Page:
From the latest issue of the AER:
Inequality and Growth: Why Differential Fertility Matters
David de la Croix and Matthias Doepke
We develop a new theoretical link between inequality and growth. In our model, fertility and education decisions are interdependent. Poor parents decide to have many children and invest little in education. A mean-preserving spread in the income distribution increases the fertility differential between the rich and the poor, which implies that more weight gets placed on families who provide little education. Consequently, an increase in inequality lowers average education and, therefore, growth. We find that this fertility-differential effect accounts for most of the empirical relationship between inequality and growth. (JEL J13, O40)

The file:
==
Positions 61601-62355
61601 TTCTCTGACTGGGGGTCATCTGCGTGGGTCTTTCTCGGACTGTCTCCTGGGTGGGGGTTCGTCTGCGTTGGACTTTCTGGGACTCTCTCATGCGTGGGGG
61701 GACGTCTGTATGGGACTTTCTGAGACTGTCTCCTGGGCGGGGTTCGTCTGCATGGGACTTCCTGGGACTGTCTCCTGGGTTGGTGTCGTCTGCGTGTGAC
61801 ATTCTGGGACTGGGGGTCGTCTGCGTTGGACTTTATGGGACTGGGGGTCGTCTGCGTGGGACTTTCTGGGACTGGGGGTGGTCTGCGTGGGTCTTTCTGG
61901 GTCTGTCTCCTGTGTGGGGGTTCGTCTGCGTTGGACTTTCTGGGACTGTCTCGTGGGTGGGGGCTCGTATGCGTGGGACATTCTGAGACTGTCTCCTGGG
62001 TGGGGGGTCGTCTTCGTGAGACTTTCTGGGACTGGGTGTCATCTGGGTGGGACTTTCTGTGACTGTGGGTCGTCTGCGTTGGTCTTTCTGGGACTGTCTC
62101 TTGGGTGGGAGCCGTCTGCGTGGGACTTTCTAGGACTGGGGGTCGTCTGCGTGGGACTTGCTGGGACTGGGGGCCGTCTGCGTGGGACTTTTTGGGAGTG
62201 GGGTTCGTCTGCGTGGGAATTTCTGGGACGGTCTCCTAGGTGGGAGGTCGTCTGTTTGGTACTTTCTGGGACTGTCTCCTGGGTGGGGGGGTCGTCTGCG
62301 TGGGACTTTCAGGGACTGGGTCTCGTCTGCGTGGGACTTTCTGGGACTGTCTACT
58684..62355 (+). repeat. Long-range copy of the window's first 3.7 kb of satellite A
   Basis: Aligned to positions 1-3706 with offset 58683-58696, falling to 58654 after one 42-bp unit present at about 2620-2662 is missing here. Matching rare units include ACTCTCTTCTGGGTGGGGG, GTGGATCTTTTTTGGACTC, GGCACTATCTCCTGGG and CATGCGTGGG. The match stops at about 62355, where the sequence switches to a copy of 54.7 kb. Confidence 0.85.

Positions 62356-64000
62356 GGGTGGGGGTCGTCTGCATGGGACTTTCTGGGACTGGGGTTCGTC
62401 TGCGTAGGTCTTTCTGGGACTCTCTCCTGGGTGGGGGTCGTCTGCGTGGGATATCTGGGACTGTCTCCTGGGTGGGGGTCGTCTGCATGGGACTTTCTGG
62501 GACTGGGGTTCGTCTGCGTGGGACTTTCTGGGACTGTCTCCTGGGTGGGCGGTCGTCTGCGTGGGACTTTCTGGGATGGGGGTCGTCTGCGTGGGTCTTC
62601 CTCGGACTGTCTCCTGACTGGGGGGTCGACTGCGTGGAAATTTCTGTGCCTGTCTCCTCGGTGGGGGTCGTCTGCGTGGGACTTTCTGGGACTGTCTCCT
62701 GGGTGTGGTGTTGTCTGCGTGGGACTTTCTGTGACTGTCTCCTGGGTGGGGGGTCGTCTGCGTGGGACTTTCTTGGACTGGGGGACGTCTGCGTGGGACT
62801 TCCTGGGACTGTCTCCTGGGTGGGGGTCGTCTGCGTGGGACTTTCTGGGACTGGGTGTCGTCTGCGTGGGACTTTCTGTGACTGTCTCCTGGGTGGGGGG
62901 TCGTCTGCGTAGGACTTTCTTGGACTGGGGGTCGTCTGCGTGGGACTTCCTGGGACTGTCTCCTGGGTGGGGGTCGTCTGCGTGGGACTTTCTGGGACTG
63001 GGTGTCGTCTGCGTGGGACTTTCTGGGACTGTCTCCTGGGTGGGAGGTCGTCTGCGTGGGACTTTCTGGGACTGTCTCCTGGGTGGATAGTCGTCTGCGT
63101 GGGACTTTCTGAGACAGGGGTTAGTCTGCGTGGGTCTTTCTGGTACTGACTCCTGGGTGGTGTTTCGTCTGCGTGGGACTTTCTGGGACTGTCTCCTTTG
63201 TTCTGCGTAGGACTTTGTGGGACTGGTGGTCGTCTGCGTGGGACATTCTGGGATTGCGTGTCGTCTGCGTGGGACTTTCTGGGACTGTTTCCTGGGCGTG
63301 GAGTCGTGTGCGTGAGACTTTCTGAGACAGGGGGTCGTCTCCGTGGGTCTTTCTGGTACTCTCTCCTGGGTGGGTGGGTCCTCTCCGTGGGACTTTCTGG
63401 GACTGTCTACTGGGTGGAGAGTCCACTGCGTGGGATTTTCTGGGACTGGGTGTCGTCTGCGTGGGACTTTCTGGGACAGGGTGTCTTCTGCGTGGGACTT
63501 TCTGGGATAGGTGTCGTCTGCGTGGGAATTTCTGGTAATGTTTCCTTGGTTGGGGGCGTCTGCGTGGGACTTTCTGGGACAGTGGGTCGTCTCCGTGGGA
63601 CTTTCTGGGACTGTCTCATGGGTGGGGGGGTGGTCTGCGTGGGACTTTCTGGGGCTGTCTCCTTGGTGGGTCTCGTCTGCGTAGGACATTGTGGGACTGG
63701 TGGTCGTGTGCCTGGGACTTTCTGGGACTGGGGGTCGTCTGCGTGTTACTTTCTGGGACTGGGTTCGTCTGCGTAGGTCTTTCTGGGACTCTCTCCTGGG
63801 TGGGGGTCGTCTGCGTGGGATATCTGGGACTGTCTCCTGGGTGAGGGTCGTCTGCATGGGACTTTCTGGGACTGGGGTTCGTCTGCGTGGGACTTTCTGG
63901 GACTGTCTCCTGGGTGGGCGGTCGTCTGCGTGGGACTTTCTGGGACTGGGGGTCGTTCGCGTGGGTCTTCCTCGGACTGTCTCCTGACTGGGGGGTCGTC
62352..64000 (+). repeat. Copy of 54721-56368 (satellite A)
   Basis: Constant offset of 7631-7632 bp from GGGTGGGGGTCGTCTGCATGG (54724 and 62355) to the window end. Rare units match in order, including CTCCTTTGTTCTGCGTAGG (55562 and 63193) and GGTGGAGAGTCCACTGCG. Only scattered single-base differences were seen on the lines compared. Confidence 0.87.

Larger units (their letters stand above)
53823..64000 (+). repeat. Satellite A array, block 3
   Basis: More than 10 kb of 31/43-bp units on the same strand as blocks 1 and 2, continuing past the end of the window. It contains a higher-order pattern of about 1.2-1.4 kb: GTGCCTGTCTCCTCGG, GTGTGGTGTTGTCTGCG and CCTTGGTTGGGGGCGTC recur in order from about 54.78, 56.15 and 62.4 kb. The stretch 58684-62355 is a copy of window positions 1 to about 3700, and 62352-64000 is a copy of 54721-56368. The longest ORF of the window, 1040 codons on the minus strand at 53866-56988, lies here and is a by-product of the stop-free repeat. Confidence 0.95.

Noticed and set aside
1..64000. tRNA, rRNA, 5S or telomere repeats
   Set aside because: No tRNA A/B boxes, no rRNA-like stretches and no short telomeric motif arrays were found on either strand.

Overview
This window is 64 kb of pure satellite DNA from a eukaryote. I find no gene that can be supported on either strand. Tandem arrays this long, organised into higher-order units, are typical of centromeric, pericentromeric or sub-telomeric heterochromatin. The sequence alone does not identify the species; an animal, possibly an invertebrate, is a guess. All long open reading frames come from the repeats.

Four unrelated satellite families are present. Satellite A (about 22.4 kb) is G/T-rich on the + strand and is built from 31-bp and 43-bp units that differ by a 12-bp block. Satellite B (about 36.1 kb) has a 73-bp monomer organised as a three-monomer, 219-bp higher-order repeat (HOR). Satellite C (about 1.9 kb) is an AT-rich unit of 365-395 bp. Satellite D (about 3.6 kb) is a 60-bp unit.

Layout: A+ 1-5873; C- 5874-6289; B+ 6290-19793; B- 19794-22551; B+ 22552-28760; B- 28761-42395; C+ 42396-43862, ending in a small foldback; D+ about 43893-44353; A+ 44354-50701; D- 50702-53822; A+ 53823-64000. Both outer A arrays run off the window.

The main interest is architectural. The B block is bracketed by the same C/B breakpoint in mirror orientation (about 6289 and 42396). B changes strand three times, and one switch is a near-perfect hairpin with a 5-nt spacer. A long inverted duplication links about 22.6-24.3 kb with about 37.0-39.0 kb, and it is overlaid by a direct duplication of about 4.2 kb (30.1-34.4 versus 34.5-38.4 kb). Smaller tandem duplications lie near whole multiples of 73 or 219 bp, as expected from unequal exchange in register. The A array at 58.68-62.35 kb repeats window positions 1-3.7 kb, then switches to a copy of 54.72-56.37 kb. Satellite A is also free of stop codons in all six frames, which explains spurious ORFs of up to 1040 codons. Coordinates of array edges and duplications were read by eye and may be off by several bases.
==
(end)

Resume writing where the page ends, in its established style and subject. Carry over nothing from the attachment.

This leads to interesting policy proposals, like sterilizing poor people. Only kidding, clearly the source of growth comes from human capital accumulation, so public policy that minimizes the inequality in acquiring human capital would prevent slower growth. This leads to a few interesting ideas, in societies where human capital is very important, regardless of socioeconomic status, like Korea, you would expect income inequality to have a smaller impact on changes in growth rates.